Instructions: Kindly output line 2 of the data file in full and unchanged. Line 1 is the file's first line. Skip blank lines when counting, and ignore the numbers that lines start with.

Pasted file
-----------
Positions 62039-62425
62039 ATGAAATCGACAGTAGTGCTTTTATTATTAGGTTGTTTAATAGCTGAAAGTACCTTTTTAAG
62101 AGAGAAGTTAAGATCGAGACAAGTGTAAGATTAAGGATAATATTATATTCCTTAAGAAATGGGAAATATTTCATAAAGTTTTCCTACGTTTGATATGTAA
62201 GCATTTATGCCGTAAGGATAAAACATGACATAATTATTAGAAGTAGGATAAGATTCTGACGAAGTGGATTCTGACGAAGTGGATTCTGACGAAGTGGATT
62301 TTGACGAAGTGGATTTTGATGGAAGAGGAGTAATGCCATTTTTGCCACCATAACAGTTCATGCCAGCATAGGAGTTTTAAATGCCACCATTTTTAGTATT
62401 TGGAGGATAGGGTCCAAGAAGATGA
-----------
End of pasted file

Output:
62039 ATGAAATCGACAGTAGTGCTTTTATTATTAGGTTGTTTAATAGCTGAAAGTACCTTTTTAAG